• Hell According to Rodin

    Hell According to Rodin

    Hell According to Rodin invites the spectator to explore the creation of a late 19th century art masterpiece: The Gates of Hell by Auguste Rodin. Considered as the central piece of the French sculptor's career, Rodin worked on it for over twenty years. This monumental work offers a spectacular vision of hell, feverish and tormented, but also sensual and evocative. The numerous groups and figures of the damned that Rodin assembles in The Gates of Hell constitute a true repertoire of forms that the sculptor would use throughout his career with constantly renewed inventiveness and an extraordinary expressive capacity. Many of his most renowned works stem from this project such as The Thinker, The Kiss, Ugolino or The Shadows. In short, the exhibition allows the viewer to admire The Gates of Hell and all the sculptures that were part of it, while also granting the visitor an opportunity to observe the evolution of Rodin's career and to experience the artistic process of one of the most representative artists of the late 19th century.

  • Ramon Pichot: From Els Quatre Gats to La Maison Rose

    Ramon Pichot: From Els Quatre Gats to La Maison Rose

    At the beginning of the 20th century, Ramon Pichot (Barcelona, 1871 - Paris, 1925), who had worked in Barcelona with the Modernist artists Ramon Casas, Santiago Rusiñol, Joaquim Mir and Isidre Nonell, lived in the Bohemian and artistic environment of Montmartre. In Paris he would become integrated in a colony of Catalan and Spanish artists and intellectuals and he would get to know and received influences of the post-impressionist and Fauvist. He was one of the few Spaniards to portray the suffering of the First World War. His work evolved from the initial Modernism to the Decorativism of the second decade of the 20th century, being characterised especially for the treatment and the pre-eminence of colour.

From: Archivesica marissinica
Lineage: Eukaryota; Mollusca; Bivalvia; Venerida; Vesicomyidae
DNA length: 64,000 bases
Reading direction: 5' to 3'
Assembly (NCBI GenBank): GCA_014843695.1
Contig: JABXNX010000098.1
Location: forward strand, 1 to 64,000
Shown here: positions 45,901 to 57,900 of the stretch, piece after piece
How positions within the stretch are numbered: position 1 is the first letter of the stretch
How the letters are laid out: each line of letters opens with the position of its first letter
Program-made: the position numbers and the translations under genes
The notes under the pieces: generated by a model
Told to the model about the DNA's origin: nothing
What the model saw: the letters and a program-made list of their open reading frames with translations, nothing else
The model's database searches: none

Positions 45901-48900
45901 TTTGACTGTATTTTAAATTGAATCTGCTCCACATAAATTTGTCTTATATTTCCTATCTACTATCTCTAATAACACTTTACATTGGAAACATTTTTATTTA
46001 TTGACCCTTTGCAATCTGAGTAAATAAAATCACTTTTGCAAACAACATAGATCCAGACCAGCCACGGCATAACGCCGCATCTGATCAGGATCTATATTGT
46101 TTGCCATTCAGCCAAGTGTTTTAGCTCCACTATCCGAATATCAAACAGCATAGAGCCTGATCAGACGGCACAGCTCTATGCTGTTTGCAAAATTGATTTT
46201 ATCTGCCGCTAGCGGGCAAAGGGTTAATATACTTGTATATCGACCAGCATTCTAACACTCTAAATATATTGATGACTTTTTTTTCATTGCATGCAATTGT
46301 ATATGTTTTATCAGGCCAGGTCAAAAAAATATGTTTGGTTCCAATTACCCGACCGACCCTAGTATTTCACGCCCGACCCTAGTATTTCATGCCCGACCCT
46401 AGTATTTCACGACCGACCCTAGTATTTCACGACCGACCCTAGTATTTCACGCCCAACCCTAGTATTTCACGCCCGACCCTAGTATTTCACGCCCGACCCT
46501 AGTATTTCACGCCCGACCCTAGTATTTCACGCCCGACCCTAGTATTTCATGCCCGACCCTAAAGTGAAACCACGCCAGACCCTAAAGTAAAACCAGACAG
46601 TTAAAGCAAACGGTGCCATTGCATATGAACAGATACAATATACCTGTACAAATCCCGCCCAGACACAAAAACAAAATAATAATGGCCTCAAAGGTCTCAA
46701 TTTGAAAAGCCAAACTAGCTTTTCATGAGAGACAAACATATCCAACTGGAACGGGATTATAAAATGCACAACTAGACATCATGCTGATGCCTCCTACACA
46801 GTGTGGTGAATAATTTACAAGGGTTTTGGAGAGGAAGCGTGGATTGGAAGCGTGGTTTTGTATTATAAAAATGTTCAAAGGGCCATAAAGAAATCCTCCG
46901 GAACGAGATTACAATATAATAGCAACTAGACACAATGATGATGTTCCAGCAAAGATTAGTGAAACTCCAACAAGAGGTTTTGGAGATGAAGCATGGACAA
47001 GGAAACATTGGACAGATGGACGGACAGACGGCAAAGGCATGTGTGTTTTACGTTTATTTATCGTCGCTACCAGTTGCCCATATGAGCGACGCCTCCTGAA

• After the End of the World

    After the End of the World

    "After the End of the World" is an exhibition about the planet of 2017, irreversibly transformed into an Anthropocene planet after two centuries of human intervention in natural systems. But it is also an exhibition about how we will reach the world of the latter half of the 21st century, and about our society's responsibility to the generations who will be born and grow up in it. The project brings together voices from the various disciplines of creation and thought; together, artists, filmmakers, novelists, playwrights, architects, designers and scientists will imagine scenes, stories and escape routes to the different possible worlds that we can build, according to the decisions we make in the coming years—decisions in which we are all much more than mere spectators.

  • MACBA collection. Beneath the surface

    MACBA collection. Beneath the surface

    MACBA Collection. Beneath the Surface brings together works that focus on the problems deriving from representation and its limits, as well as the relevance and incidence of the artist and art in contemporary society. Although from different conceptual and formal approaches, many of these pieces share references to Conceptual art, forms derived from Minimalism and a contemporary fascination with material and surface. Beneath the Surface, and hence the title, examines the interest in aspects beneath which lie contents of a very different nature. It is worth mentioning the performatic component that permeates some of the works.